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Edited: 8/1/2019 8:12 AM
Picture: Gail Sampson
Gail Sampson
blue tint

​Quadra Color has blue tint ,changed water form roller, reset ink forms ,good stripes 1/4" any idea

Picture Placeholder: Ray Seabolt - The Standard Banner
  • Ray Seabolt - The Standard Banner
http://users.webpressllc.com:80/User%20Photos/Profile%20Pictures/gails_MThumb.jpg?t=63538036227" alt="Picture: Gail Sampson" />
Gail Sampson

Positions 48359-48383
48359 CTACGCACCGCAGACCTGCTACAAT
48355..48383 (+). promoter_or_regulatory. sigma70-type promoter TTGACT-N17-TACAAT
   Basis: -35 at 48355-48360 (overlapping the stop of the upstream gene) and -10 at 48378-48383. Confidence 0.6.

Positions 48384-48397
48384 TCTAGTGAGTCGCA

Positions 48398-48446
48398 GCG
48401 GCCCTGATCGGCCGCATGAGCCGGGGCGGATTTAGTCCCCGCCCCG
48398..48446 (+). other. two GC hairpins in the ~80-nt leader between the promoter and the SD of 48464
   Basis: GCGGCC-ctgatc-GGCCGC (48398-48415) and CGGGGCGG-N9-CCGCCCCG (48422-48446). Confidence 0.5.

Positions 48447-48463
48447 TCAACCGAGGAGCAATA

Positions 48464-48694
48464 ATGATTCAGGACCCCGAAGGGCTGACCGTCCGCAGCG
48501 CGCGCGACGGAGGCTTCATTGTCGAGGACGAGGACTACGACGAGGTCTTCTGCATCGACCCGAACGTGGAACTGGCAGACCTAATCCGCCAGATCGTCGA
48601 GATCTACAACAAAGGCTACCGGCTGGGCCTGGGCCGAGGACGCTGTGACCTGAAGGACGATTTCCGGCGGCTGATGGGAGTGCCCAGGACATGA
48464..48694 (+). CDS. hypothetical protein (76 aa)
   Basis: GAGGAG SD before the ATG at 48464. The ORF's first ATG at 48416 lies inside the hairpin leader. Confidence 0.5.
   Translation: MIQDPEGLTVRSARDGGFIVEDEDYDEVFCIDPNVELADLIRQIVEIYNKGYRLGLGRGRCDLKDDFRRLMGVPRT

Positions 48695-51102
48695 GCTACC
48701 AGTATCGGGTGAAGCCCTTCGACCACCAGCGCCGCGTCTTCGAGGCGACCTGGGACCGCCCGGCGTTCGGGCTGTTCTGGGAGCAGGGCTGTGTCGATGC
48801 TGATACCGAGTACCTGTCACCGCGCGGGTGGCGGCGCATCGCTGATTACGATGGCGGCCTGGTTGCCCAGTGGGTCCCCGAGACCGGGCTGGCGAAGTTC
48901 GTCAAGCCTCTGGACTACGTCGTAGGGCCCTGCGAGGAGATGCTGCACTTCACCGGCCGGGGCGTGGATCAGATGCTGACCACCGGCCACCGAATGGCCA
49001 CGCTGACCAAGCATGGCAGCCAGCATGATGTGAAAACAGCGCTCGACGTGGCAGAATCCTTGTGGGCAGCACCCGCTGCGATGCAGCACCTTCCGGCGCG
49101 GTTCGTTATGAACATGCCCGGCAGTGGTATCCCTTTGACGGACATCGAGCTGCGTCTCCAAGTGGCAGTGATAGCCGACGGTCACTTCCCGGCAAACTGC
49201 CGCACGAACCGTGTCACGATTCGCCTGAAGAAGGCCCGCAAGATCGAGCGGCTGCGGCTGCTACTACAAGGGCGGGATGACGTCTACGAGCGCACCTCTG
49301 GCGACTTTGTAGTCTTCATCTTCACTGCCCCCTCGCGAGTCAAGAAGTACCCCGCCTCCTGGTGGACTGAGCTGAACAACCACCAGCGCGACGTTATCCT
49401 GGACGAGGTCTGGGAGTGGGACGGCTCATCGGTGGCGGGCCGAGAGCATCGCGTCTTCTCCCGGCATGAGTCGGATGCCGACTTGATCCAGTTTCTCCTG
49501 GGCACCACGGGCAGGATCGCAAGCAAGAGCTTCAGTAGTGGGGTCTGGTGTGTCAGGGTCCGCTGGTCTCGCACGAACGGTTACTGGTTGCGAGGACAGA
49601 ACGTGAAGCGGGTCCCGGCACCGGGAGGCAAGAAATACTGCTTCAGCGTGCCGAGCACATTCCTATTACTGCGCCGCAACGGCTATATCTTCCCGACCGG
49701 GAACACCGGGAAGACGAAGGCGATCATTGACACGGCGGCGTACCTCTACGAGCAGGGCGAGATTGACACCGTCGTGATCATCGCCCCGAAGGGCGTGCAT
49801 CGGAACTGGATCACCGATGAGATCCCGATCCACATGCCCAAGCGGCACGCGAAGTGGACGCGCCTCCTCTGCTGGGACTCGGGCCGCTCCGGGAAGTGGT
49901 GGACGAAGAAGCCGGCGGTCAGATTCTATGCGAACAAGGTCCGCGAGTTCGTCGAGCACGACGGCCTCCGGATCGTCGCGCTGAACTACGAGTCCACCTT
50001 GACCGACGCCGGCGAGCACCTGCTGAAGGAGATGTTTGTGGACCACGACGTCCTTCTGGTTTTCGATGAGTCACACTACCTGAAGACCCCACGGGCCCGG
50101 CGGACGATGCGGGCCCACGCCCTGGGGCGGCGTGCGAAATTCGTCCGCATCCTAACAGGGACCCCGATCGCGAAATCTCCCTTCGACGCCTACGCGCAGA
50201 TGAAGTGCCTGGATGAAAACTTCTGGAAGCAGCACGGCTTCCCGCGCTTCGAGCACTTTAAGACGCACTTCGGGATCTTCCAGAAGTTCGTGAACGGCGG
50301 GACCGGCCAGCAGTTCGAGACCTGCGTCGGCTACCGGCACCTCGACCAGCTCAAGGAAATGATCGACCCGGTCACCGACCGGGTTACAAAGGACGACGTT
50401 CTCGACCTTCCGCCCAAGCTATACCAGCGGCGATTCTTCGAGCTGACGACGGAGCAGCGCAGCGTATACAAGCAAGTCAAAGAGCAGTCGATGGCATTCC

​Quadra Color has blue tint ,changed water form roller, reset ink forms ,good stripes 1/4" any idea

18/1/2019 6:00 AM8/1/2019 8:12 AMNoQuadra Color
95.2553786809392
111/1/2017 1:32 PM
Edited: 8/2/2019 7:55 AM
Picture: Gail Sampson
Gail Sampson

Ray...... you'll likely get many different ideas here, all will be valuable info. I haven't ran a QuadraColor in about 15 years but they have conventional ink/water systems that are pretty standard.  Today's plates/chemistry usually runs very clean so since it's just one color it's likely not a "systemic" problem.